Where families come for help
The DFK Vision
To ensure that all young people will be able to live their lives free of problematic substance use and addiction.
90% of people living with addictions began using substances in adolescence. 1
Drug Free Kids Canada is building a movement that encourages and supports parents to prevent and reduce the harms of problematic drug use by youth.
Introducing the Parent Support Hub
Concerned about your child’s use of substances? You’re not alone. Many other families have been through this – they have faced or are facing similar challenges. It’s important to get help when you need it.
The Parent Support Hub is a free online chat or phone service accessible 24/7.
Care representatives can address your concerns, guide you to helpful resources, and refer you to Mental Health Professionals who can provide immediate counselling support for you and your child – together or individually.
The Parent Support Hub is powered by LifeWorks, and is a 24/7 free service available for families across Canada.
We educate, engage and empower parents, guardians, families and trusted adults.
We meet the needs of parents, guardians, caregivers, teachers, and health care professionals across the country by providing them with the most up-to-date and evidence-based information on youth and substance use, along with resources, tools and support.
DFK’s comprehensive website is the hub of all of our educational activities; allowing parents easy access to information on substances, drug prevention tools, and DFKC resources along with the strategies they need to communicate effectively with their children about a growing list of current issues.
One of the guiding principles at DFK is “Talk with your Kids.”
Substance use is a familiar term to most parents, but many parents don’t feel their children could be at risk, or they don’t feel comfortable discussing drug use with their kids, so they don’t make it a part of their regular family safety conversations.
Since the pandemic, we are seeing problematic substance use converging with mental health challenges at a much greater scale. Youth have always been vulnerable to these issues, but they are more so now.
- Last year, only 1 in 4 youth reported excellent or very good mental health and close to half don’t anticipate a bright future.2
- 45% of young people reported moderate to severe anxiety symptoms while 24% reported moderately severe to severe depression.
- Young people ages 16 to 24 years living in Canada are more likely to report mental health and substance use concerns than any other age group in the general population.3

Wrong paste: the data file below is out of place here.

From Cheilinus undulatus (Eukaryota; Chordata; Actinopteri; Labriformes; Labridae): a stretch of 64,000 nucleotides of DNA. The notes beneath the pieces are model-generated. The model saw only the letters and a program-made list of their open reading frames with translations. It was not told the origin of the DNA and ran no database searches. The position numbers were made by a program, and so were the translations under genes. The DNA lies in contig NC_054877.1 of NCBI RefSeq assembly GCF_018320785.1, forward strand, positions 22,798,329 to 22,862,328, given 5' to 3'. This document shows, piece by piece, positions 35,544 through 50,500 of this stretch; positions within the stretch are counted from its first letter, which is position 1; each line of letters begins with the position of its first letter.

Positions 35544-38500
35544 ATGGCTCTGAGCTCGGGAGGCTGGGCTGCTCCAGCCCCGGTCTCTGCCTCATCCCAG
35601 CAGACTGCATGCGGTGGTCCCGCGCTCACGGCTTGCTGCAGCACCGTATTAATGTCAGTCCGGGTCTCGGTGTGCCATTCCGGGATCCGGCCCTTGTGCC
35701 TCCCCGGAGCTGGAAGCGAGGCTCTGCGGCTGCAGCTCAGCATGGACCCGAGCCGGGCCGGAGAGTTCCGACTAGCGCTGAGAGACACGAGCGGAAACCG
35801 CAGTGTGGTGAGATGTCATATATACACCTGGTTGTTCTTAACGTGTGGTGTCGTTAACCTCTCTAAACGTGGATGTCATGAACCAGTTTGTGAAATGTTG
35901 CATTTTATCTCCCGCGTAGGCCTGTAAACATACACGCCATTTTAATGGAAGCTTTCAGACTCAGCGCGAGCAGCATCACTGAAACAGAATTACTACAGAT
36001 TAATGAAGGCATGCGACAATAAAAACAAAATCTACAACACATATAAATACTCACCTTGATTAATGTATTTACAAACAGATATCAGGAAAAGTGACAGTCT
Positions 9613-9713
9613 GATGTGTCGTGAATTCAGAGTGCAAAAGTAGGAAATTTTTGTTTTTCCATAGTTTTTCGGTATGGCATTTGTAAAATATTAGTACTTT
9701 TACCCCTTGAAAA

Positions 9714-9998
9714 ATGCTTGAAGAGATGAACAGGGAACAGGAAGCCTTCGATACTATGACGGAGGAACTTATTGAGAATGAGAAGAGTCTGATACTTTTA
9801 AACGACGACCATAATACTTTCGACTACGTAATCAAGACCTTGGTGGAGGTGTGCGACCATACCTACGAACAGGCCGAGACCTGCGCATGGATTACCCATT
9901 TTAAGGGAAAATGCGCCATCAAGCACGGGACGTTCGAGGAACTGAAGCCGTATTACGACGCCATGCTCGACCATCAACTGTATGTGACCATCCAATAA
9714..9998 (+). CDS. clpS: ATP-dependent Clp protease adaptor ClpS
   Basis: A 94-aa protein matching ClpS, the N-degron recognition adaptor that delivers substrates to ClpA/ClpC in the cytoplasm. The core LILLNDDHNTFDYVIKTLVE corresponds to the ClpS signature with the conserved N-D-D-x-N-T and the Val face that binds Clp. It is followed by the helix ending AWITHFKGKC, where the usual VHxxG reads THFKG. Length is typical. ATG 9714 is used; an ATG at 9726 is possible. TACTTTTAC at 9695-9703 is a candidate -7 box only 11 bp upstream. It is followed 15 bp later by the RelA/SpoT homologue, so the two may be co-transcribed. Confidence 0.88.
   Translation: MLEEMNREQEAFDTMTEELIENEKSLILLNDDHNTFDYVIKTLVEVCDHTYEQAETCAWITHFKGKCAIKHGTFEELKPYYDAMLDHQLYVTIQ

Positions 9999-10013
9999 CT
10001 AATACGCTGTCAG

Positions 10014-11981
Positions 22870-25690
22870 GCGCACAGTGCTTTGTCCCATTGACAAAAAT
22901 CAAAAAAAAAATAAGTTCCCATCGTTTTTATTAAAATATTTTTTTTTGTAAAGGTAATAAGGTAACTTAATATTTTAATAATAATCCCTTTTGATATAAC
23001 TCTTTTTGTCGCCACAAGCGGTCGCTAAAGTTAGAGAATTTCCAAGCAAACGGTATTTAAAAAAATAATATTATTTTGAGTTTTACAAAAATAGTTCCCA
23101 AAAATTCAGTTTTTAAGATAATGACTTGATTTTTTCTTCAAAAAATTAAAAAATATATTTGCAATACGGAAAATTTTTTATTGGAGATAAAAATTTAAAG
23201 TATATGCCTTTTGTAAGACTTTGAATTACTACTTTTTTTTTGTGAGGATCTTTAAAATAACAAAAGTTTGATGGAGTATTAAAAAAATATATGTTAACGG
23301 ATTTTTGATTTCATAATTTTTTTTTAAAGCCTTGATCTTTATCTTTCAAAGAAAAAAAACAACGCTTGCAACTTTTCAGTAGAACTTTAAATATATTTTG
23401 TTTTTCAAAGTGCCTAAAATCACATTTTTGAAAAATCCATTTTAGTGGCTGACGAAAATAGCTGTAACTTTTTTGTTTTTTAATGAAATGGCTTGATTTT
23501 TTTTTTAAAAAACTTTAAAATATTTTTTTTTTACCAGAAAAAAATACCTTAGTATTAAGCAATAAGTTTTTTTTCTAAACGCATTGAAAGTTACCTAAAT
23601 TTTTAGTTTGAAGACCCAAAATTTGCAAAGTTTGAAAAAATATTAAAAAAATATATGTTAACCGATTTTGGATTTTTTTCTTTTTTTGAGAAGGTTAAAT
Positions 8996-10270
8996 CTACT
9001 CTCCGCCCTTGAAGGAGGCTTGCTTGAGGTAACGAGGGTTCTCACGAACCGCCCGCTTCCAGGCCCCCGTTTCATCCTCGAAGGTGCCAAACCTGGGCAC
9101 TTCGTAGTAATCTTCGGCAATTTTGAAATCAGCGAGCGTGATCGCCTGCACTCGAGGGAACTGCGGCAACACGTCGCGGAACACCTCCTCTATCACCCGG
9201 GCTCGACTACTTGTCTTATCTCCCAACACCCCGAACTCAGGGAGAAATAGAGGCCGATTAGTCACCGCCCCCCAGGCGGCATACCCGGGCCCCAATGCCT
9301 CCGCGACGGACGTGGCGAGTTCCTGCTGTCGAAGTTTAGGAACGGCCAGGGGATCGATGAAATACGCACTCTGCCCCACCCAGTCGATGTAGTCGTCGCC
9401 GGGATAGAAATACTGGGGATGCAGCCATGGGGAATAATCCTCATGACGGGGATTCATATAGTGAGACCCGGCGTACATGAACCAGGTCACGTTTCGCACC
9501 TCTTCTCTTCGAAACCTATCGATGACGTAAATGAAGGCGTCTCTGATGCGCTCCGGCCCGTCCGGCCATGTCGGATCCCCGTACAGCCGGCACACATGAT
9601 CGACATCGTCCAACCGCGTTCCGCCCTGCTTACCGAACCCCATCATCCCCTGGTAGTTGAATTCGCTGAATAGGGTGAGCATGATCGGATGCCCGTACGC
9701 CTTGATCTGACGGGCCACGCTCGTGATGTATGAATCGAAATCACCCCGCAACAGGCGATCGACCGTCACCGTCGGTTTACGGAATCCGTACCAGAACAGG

Parents are the most influential people in their children’s lives.
We at DFKC believe it’s important for parents to know that engaging with their kids and having meaningful conversations can have a positive impact and can make a difference to their overall mental wellness. Our tracking surveys confirm that kids say that one of the main reasons to stay away from drugs is to not disappoint their parents.
Public Awareness Campaigns
Our unique and impactful media campaigns are one of the ways we reach out and engage parents to have informed, meaningful conversations with the children in their lives about substance use. We work in partnership with advertising agencies and media outlets to create drug education messages that run on TV, radio, print, and digital media across Canada.
Keep Talking – DFKC encourages parents to #keeptalking – even if it’s not always obvious, their kids are listening.
Recent DFKC Campaigns – Find the full list of our television, radio, and print ads along with downloadable campaign materials.
We believe in empowering parents in their efforts to help their kids develop the knowledge, attitudes, and skills they will need to achieve their goals, dreams, and aspirations free of problematic substance use.
The resources and practical tools we provide parents contain valuable information on substances as well as practical advice, empowering parents to begin those honest and meaningful conversations with kids to help them develop the knowledge, resilience, attitudes and skills to make their own healthy choices as they navigate through the teen years.
Empowering parents to take action to protect their kids is important because:
- Average age of experimentation is: alcohol = 13.4 years old; cannabis = 14 years old
- 60% of illicit drug users are between 15 and 24 years old. 4
- 36% of teenagers have been offered drugs at a party, and nearly half don’t really know how to refuse them. 5
The following substances were used by students in grades 7-12 across Canada: 6
- Alcohol: 44% – 880,000 students
- Cannabis: 18% – 374,000 students
- E-cigarettes: 20% – 418,000 students *
- 7% used sedatives/tranquilizers, stimulants, and prescription pain relievers
- There was a 3% rise in non-medical use of stimulants like ADHD drugs
- Opioids: 13% of Ontario high school students reported the non-medical use of prescription opioid painkillers.7
The DFK Difference: 1,400 fewer youth suffering from the harms of substance use and addiction each year. The Drug Free Kids’ Social Return on Investment (SROI) study in 2020 determined that the harms of youth addiction cost society $490,000 over the lifetime of an individual. DFKC’s prevention and harm reduction efforts save society over $680 million annually.
Source: DFK’s Social Return on Investment, Anna-Maria Bukowiec, DeGroote School of Business
1 – National Centre on Addiction and Substance Abuse, CASA
2 – Mental Health and Substance use during Covid 19 – CCSA and Mental Health Commission of Canada
3 – Centre for Addiction and Mental Health, CAMH
4 – Canadian Centre for Substance Use and Addiction – A Drug Prevention Strategy for Canada’s Youth.
5 – DFKC Tracking Study 2020
6 – Health Canada, CSTADS Survey Summary 2018-2019
7 – CAMH, OHSDUS 2021